Twitch panels should be 320 x 160 pixels with a 2:1 aspect ratio. They should display clean, eye-catching designs that clearly communicate the purpose of each image. You’ll want your viewers to know, without a doubt, exactly what a panel’s CTA is and where its corresponding information will lead them.
Snappa has a library of ready-made Twitch panel templates for ease of use. It’s simple to edit these templates to fit your own channel. Take a look at some of the available options, which are brightly colored, well designed, and easy to read:
In Snappa, you can choose your own icons for each panel image. Select a font that aligns with your brand’s design guidelines, making sure it’s easy to read and clearly communicates what you want your viewers to do next.
Throw in a Twitch Cover Image and Offline Banner
In addition to Twitch panels, Snappa offers templates for creating your own well-designed cover image and offline banner. Your cover image gives your followers more visual context into your personal brand on Twitch. And, your offline banner lets them know when you are not currently streaming a game.
Your Twitch cover image should be 1200 x 480 pixels. This banner appears at the top of your profile and adds additional context and visual description to your presence on the platform. The image can be image-or text-heavy, but be sure to keep overlapping elements in mind, such as a profile image.
Like Twitch panels, Snappa offers a library of pre-designed cover images to choose from. You can opt to use one that’s already made for you, or tweak it to make it your own. We make it easy to edit our templates to suit each individual brand, offering a wide array of fonts, colors, icons, and even background images so you can truly help your image stand out while accurately representing your brand.
Wondering what some of your options are, when it comes to a Twitch cover image? Take a peek at some of the options we offer in Snappa:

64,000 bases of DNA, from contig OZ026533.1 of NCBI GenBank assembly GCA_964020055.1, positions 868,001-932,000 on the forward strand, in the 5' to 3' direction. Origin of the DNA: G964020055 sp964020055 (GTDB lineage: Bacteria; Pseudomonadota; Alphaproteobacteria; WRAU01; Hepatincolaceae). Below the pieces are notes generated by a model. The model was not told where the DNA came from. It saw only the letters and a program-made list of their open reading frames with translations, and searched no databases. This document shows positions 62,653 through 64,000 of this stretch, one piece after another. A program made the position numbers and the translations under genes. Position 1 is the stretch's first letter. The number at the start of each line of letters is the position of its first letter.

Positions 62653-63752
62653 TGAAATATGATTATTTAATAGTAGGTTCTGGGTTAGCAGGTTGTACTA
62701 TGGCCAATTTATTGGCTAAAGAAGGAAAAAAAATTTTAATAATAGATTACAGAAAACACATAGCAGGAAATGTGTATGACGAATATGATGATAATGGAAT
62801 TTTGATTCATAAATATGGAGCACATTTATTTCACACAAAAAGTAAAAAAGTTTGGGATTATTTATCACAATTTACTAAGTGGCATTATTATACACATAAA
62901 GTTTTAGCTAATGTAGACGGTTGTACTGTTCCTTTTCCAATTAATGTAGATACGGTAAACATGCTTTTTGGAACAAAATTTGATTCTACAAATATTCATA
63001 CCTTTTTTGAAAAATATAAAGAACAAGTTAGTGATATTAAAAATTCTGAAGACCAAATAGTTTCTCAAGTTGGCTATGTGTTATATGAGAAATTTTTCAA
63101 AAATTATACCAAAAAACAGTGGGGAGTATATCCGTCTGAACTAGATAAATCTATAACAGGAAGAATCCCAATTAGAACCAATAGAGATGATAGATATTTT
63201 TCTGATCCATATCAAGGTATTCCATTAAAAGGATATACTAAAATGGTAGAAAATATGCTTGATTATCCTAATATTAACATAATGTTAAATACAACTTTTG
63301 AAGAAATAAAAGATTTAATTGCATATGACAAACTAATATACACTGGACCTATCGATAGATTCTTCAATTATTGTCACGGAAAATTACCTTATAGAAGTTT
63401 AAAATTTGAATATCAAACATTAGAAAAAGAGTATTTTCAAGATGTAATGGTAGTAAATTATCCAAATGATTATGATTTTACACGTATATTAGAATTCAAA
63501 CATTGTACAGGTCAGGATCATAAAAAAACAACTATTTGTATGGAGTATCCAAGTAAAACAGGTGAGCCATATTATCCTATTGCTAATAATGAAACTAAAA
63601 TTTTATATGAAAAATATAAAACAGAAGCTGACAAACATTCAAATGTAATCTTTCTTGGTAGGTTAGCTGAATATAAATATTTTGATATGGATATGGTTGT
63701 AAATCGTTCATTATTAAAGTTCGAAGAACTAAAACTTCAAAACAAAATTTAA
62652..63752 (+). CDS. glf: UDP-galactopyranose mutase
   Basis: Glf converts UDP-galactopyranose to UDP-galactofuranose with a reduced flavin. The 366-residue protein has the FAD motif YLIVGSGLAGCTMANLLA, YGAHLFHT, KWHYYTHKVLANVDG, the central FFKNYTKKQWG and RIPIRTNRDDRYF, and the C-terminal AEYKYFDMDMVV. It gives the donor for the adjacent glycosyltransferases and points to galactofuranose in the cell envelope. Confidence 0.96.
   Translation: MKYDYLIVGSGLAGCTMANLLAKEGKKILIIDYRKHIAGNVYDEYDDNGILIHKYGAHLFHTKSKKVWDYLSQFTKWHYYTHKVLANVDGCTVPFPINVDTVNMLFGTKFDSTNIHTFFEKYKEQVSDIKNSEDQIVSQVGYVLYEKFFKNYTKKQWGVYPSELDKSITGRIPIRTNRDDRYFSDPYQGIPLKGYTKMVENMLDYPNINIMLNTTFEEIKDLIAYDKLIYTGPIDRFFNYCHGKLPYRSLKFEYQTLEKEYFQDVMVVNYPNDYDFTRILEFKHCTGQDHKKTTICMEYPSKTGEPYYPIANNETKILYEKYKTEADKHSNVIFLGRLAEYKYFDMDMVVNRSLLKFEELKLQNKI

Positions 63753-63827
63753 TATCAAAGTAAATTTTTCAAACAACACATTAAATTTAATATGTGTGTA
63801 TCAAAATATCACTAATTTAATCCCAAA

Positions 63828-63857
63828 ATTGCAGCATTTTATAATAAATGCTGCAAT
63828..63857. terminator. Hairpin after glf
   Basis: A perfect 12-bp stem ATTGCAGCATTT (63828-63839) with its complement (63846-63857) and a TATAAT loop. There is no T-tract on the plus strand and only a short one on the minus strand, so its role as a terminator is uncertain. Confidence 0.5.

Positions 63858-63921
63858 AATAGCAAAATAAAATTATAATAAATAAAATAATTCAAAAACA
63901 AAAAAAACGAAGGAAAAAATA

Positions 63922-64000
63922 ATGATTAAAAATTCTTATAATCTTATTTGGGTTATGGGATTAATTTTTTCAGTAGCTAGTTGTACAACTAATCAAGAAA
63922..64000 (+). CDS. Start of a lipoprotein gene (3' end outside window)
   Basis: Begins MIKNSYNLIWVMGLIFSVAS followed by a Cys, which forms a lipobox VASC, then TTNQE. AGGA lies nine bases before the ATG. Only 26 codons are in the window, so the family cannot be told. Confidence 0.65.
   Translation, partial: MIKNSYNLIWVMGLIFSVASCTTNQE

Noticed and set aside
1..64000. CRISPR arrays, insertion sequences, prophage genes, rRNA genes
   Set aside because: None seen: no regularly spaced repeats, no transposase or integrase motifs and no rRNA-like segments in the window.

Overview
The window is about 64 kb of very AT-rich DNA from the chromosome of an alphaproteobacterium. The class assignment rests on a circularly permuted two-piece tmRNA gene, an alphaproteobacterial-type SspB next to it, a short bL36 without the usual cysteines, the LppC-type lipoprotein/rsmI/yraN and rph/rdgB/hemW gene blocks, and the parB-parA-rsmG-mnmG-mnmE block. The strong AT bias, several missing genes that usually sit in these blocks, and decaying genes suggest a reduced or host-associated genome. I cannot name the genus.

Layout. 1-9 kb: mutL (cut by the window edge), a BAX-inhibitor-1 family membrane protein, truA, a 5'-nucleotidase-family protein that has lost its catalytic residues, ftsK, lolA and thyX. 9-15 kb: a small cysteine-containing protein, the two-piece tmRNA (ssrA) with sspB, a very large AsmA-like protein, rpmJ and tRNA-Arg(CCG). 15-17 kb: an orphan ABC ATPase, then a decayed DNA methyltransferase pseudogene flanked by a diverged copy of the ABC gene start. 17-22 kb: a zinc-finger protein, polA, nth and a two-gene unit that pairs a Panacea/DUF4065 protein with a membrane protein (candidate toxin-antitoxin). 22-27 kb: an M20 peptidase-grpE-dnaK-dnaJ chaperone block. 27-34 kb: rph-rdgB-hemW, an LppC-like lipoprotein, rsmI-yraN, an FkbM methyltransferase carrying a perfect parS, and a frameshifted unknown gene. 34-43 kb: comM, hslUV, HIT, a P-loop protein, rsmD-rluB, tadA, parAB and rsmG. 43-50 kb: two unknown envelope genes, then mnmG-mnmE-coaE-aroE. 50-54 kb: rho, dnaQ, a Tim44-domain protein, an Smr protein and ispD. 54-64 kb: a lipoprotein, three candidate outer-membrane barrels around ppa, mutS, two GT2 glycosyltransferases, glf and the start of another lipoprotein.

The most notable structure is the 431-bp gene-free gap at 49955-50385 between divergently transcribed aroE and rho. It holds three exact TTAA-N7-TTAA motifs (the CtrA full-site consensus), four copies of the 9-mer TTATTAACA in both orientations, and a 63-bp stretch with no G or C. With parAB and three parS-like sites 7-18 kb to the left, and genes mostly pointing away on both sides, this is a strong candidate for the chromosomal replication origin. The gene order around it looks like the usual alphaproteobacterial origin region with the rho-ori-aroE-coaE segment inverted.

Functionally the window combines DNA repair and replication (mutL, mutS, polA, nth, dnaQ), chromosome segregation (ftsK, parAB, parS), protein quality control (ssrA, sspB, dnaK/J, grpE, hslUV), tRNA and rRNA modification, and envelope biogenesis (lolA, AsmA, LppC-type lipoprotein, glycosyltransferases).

Finally, if you want a beautifully designed offline banner that alerts your viewers when you’re not gaming, then you can create one or use a premade template from Snappa. Twitch offline banners should be 1920 x 1080 pixels in size and should clearly indicate to your viewers when you are offline.
Depending on your brand’s design, there are many options for communicating with your viewers in a visual way.
Your Twitch bio is a rapid-fire way to tell viewers on the platform what they need to know about you, your brand, the games you live stream, and what you have to offer them.
It’s important to support your bio with eye-popping imagery, including Twitch panels, a cover image, and an offline banner. When you tie all the text and visual elements together, it’s possible to create a truly engaging Twitch profile your users will want to come back to again and again.
Need help designing your profile images for Twitch? Snappa can help. We provide an easy-to-use design tool, along with a large library of images and graphic design elements to help you create graphics that draw the eye and clearly communicate your brand to your viewers. Click here to get started for free.
Have you seen any eye-catching Twitch bios recently? Let us know in the comments below!